North Texas Daily

Musician helps earthquake victims

Musician helps earthquake victims

April 13
22:25 2010

OPINION

It’s been three months since the earthquake on Jan. 12 pounded Haiti, the country where I was born. People are starting to rebuild, but the quake left 1.3 million people homeless and 300,000 injured. It will take months to feed all the hungry and shelter the homeless. And that’s just the beginning. In a country of 9 million, about 230,000 died. Everyone knows someone who died. I had friends who died. Everyone there has a hole in his heart.

Of the many emergency situations in Haiti right now, one of the biggest is helping the 200,000 people who have lost limbs in the aftermath of the quake. Because of the risk of fatal infections, amputation is often the only answer to save lives. Incredible numbers of people will need prosthetic devices and continuing care.

The Shriners Hospital for Children in Philadelphia is one of those stepping up, offering free medical care for three girls who lost their limbs in the earthquake. Margarette Pierre, 17, lost her arm to above her elbow. Chantal Mori, also 17, lost her arm. Farah Maurice, 8, lost her leg to above her knee. They are expected to arrive in Philadelphia this week.

Imagine what an emotional journey this will be for the victims who have already endured so much. That’s why Yele Haiti — the organization I founded eight years ago to help people in my home country — will work with the Global Medical Relief Fund to send the girls and their relatives from Port-au-Prince to Philadelphia, where the girls will be treated at Shriners. Everybody is pulling together to make it happen and give the patients a chance for a normal life.

Since Jan. 12, Yele Haiti has spent more than $1.3 million in recovery and relief work and has plans to spend nearly $8 million more. We’re shipping containers stuffed with food, clothes, blankets and medical supplies. Two weeks ago, my wife, Claudinette, went there with a group of NFL players and took these necessities to thousands of struggling families in places like Gressier and Leogane.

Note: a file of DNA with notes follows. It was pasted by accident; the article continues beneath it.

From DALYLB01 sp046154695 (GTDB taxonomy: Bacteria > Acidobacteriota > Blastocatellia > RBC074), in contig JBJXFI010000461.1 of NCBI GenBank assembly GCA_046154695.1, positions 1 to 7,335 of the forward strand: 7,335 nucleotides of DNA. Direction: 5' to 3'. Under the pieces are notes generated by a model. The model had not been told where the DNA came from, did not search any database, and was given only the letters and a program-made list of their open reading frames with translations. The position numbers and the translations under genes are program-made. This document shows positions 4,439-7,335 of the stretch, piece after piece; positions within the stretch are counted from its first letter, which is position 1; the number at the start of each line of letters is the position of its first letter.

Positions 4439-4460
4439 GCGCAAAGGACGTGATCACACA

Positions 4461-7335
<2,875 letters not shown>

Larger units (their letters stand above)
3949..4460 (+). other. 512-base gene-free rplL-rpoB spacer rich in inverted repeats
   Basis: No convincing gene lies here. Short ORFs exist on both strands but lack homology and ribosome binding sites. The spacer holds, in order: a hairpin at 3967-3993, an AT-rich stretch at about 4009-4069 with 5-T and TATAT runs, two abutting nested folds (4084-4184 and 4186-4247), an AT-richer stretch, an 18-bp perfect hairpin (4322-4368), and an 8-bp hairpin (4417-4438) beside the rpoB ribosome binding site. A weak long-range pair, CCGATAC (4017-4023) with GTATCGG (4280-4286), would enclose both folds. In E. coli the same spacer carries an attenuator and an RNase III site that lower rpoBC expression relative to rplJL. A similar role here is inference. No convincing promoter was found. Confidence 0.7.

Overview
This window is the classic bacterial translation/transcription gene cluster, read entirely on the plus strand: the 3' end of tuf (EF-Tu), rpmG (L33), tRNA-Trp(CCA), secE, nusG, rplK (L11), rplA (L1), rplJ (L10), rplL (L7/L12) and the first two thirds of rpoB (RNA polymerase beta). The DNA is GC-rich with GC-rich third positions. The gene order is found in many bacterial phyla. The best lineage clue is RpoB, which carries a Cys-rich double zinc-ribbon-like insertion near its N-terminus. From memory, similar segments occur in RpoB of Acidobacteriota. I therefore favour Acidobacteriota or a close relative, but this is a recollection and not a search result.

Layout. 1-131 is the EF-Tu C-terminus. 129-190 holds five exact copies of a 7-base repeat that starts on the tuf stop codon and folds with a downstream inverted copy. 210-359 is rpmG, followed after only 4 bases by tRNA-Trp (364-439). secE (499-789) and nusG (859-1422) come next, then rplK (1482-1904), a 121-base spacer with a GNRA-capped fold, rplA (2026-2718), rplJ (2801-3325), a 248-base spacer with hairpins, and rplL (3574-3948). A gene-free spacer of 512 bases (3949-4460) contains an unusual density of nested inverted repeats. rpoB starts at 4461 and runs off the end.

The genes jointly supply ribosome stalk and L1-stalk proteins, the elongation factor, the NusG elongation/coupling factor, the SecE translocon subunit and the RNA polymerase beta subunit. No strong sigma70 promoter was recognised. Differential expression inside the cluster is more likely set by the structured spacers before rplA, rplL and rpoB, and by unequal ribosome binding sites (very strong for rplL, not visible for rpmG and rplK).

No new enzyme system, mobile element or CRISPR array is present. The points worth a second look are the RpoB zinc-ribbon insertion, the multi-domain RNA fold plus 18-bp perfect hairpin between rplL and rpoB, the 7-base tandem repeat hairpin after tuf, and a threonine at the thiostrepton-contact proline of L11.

In the last two months, we’ve prepared and distributed 84,000 hot meals, delivered close to 700,000 gallons of filtered water, erected 120 tents for shelter and given out hundreds of food ration kits. We also supported Airline Ambassadors, a group that gives humanitarian aid to children and families, in their work to airlift medical and relief supplies to victims. Yele is small in terms of paid employees, but we’re blessed to have an army of thousands of volunteers we call the Yele Corps. They’re my warriors of good.

Haiti was already one of the poorest countries in the world before this disaster, with most Haitians living on less than $2 a day. There were shortages of food, fuel and clean water, and many were already living in shocking housing conditions. Now comes the rebuilding, but that’s just the beginning. We must invest in Haiti’s future so the children can realize a better life.

I’ve started developing Yele Village, which will give hundreds of people jobs, and we’re going to include a school, a kitchen that will feed the hungry and teach its workers skills, a medical clinic and an orphanage.

The task can be overwhelming at times. When Claudinette was giving out supplies, she broke down and cried. But just as we have given Margarette, Chantal and Farah a chance, one by one we must help other Haitians who have suffered so much.

When you plant seeds for a mango tree, you can’t grasp the fruit from the tree the next day — it has not grown yet. That’s like our work in Haiti. We’re planting seeds day after day. The fruits of our labors are starting to grow, and before we know it, we’re going to have groves of mango trees. Thanks to our volunteers and the efforts of so many others, we are going to fill the holes in the Haitians’ hearts.

Wyclef Jean is a Grammy-winning musician and record producer. He wrote this for the Philadelphia Inquirer.

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